An assumption that agents are the best judges of their own well being is less questionable for businesspeople and corporations, given the resources they have for analysis. Debate focuses more on consumers. The phrase consumer sovereignty is sometimes read descriptively, to mean that consumers are sovereign, in that procedures are induced via profit-seeking and competition  to provide what consumers want. Sometimes it is read normatively, to mean that consumers should be sovereign, their wishes should prevail concerning what is good for them. The normative claim can rest on three different bases: that consumers do make good choices; that the alternative stance is worse – to use someone else’s judgments and estimates of what is good for a person and how good it is; or quite differently, that people have the right to make their own choices and mistakes.

Consumers will not make good choices automatically and unconditionally. Our wants are not simple; for example, some are wants to not to have other wants (such as the desire to smoke or a compulsion to gamble). Establishing a mature balance between wants involves skills. Choice is also unlikely to bring satisfaction if taken on the basis of weak information. Markets often do not provide consumers with full and reliable information, for it is hard to exclude people from information and therefore to ensure payment for it, so its market supply is weakened. Instead, in a commerce-dominated society, one of the main types of information that adults get will be images that say the good life is obtained through high consumption of commodities; there is too little counteracting public information.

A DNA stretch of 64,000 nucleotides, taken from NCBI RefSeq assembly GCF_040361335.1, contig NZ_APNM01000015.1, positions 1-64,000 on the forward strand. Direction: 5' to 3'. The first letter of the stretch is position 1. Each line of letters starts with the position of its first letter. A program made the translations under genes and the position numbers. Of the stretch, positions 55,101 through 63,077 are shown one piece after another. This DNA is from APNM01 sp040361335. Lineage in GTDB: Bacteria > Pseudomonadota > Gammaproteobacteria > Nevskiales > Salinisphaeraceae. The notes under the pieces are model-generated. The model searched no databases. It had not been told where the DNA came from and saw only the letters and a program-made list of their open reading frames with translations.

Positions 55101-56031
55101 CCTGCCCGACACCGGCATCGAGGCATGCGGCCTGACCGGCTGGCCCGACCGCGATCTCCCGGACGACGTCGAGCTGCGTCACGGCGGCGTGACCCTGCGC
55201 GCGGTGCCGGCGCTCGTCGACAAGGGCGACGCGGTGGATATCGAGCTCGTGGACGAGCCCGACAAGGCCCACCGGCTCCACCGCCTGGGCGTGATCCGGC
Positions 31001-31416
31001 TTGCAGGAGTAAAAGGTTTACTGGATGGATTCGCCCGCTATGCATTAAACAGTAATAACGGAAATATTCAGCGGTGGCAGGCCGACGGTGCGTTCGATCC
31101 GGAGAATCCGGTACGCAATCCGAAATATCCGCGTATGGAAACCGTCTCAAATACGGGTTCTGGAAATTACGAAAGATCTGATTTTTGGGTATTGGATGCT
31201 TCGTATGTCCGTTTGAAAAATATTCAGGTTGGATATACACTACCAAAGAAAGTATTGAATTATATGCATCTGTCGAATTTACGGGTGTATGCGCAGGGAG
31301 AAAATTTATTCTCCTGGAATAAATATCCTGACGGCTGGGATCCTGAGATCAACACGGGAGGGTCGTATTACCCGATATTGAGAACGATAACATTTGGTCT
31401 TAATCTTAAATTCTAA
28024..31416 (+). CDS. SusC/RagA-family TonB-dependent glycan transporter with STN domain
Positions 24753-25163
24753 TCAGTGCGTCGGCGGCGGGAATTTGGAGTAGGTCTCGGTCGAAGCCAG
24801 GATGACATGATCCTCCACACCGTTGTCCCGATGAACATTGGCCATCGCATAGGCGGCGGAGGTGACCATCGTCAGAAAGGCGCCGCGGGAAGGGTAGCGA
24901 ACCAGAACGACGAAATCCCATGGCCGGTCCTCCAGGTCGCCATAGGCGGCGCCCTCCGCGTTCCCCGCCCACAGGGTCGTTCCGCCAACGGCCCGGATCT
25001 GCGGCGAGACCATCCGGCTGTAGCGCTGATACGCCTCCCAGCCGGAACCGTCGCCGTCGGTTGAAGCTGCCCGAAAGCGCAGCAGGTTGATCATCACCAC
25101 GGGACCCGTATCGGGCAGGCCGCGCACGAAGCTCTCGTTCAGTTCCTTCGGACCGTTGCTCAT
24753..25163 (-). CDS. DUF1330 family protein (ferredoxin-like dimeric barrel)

The issue of consumer sovereignty goes beyond whether choices are good for the chooser. Other people are affected. Some wants may thus be unacceptable, notably wants that bring harm to others, including even wants to harm others. Mainstream economists have unfortunately often taken a don’t-want-to-know approach to ethics in which they confuse acceptance of all wants with a value-neutral stance.